Masochist. That’s what she called me. Oddly enough, the candor, and precision with which she had placed that label on me, for the first time in a long time, stung. And we all know why and when labels sting: when they’re true.

My new friend came to our little suburban enclave only last year. She’s a transplant like I am, but, as is the case in many circumstances when people come together for the first time, at least three months went by before we recognized, and appreciated how nuts each of us was, and how well we related to each other.

She’s also a writer. She’s also…frustrated – for lack of a more accurate word – by full-time parenting.

We love our kids. We both made conscious decisions to put our careers on proverbial shelves for the sake of having one parent at the beck and call of each family’s children. But now that our youngest kids are old enough to not need us so much – at least not on a minute-by-minute basis – we have both found ourselves looking around wondering how to a) fill the void left from all of that requisite running around little children demand, b) fill the void left from the realization that we have not been defined by a career for some time.

These voids are not something that all people experience.

I felt the void of my diminished pursuit of a career almost as soon as I had taken the role of stay-at-home father. I would like to chalk my reaction up to gender differences, but I wonder if those gender differences are because of nature or nurture: was I hard wired this way, or socialized?

Regardless of what happened, or how I got there, I found myself looking at these little guys, loving them, marveling at them, and feeling terribly trapped. So when my youngest entered Kindergarten , and I immediately had three hours a day to do with what I chose, I rekindled a relationship with one of my old clients – for no other reason than my ego, to make myself feel worthy that I too could earn an income – and I started signing myself up for all sorts of volunteering duties.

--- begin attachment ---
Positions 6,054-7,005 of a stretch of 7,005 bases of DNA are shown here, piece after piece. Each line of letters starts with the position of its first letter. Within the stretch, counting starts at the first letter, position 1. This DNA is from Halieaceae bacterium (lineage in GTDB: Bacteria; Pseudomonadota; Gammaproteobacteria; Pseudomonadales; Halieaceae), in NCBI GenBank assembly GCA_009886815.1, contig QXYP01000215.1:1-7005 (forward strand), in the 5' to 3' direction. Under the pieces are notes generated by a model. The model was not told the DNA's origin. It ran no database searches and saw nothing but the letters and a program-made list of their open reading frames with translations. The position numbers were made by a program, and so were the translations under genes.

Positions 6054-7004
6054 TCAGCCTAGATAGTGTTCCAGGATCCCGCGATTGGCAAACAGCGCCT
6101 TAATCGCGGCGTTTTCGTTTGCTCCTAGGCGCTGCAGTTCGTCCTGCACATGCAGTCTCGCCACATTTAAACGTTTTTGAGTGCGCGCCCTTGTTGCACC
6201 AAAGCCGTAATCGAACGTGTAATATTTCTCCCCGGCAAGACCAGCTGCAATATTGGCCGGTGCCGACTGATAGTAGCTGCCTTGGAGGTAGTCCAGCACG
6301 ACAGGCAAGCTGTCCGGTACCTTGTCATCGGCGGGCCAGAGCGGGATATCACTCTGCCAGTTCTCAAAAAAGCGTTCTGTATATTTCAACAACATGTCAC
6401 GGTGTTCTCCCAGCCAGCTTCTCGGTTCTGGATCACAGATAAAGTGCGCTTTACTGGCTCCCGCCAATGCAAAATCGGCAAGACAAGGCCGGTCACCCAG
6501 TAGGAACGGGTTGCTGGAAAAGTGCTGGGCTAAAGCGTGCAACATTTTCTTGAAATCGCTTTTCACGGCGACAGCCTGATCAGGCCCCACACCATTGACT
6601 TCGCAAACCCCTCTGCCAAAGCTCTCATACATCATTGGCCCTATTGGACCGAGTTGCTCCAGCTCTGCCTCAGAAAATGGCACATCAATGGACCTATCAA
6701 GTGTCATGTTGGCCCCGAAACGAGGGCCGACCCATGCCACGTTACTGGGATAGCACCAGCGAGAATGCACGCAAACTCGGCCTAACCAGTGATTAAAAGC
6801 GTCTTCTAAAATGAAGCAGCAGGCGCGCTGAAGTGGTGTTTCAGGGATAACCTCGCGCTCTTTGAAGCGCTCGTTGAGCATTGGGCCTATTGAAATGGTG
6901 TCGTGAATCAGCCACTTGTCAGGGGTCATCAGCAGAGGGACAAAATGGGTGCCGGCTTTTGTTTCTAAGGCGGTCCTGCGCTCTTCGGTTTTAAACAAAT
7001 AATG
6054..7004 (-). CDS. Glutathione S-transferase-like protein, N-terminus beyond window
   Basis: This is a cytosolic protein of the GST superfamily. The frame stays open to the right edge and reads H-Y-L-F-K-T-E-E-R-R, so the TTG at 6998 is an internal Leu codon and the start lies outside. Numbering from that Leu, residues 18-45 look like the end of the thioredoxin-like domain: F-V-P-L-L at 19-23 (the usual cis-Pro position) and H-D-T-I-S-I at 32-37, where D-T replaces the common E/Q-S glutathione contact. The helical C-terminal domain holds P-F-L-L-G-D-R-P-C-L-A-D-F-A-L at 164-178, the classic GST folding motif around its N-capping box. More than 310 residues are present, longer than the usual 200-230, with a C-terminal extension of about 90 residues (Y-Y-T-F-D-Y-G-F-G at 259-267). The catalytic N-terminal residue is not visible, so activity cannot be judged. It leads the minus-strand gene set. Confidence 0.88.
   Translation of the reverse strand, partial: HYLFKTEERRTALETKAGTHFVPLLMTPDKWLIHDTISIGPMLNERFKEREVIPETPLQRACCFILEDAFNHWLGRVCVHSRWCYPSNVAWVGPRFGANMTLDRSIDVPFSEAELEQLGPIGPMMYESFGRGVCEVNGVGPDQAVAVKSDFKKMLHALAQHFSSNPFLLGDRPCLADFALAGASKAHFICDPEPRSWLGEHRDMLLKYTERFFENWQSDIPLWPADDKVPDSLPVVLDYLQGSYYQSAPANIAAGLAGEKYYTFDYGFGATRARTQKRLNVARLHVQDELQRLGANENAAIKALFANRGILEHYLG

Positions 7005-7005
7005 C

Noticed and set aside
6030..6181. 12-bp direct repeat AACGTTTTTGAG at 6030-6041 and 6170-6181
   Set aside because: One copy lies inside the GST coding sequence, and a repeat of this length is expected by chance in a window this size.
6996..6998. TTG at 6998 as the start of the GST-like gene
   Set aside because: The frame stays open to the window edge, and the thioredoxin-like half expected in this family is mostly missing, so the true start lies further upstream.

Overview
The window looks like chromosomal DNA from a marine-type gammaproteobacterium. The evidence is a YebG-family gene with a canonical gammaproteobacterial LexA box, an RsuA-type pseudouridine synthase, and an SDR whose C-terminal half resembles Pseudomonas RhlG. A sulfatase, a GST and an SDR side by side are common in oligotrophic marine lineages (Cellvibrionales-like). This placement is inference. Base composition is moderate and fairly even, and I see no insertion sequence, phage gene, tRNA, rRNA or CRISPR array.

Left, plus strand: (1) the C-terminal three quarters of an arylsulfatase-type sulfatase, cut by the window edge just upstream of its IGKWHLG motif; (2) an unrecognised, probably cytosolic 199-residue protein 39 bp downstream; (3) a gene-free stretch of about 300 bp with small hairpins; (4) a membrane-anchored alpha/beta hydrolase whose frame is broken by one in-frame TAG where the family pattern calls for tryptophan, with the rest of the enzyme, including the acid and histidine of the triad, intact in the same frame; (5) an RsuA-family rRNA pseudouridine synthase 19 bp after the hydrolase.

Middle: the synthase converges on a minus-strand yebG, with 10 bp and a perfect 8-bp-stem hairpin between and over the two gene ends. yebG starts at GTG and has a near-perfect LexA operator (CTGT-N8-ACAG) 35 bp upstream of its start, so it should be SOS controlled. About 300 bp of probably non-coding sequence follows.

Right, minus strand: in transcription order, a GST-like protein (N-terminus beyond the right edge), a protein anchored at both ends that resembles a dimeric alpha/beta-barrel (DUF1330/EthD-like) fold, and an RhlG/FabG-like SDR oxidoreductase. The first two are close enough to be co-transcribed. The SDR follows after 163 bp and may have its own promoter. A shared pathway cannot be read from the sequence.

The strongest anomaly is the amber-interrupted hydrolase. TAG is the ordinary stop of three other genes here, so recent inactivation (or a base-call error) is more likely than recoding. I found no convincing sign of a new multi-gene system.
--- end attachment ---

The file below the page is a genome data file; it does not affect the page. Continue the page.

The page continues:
Cub Scouts. Room Parent. School Site Council. School Safety committee. Morning traffic monitor. Swim Team Director. Eventually, PTA President.

Y’know, when I write it all out it seems somewhat ridiculous. I now know why when I told my new friend a small portion of the things I am involved in she smiled, and said, “you’re a masochist.”

I smiled. I answered, “I guess so. I never thought of it that way.”

Inside, however, I knew she was right, and that was an interesting turning point for me.

A dear friend of mine with whom I played in a band years ago, was very influenced by astrology, and used to explain my behavior on my being a Capricorn. He looked at me once and said, “you always choose the hardest route. Even if an easy path from here to there is right in front of you, you choose the path to the side that leads you up over the hardest, most hilly path. But that’s OK. You’re a Capricorn.”

In my late 20s I thought that quirk in my personality was a novel idiosyncrasy that added to the definition of what made me who I was: what made me unique. Now in my early 40s I don’t necessarily see it as a personality flaw, but something that definitely requires a bit more management.

And being a masochist isn’t necessarily all bad, assuming I can find some way to leverage those tendencies towards a constructive benefit. Right? Or am I simply rationalizing?

This realization of my masochistic tendencies at least has not lead to my finding leather masks and other accouterments in my closet that I hide there when in a psychotic trance. I have to admit, however, that years of other decisions I have made easily fit the second definition from Random House Dictionary: “gratification gained from pain, deprivation, degradation, etc., inflicted or imposed on oneself, either as a result of one’s own actions or the actions of others, esp. the tendency to seek this form of gratification.”

It perfectly explains the choices I made that lead to my first marriage. Thankfully other circumstances provided me an exit out of that relationship, from which I learned much about myself. But still small vestiges of masochism haunt me still: obviously. After all, why else would I, at current count, have my name in leadership positions or other integral roles for seven different volunteer groups?

So what will signal that I’ve crossed the threshold away from masochism? When I’ve reduced the number of groups for which I volunteer down to four? Two? One?

I honestly don’t think for what I’m volunteering is the metric, but I’m open to suggestions.



RJ Lavallee is the author of IMHO (In My Humble Opinion): a guide to the benefits and dangers of today’s communication tools on sale at, Barnes and Noble, and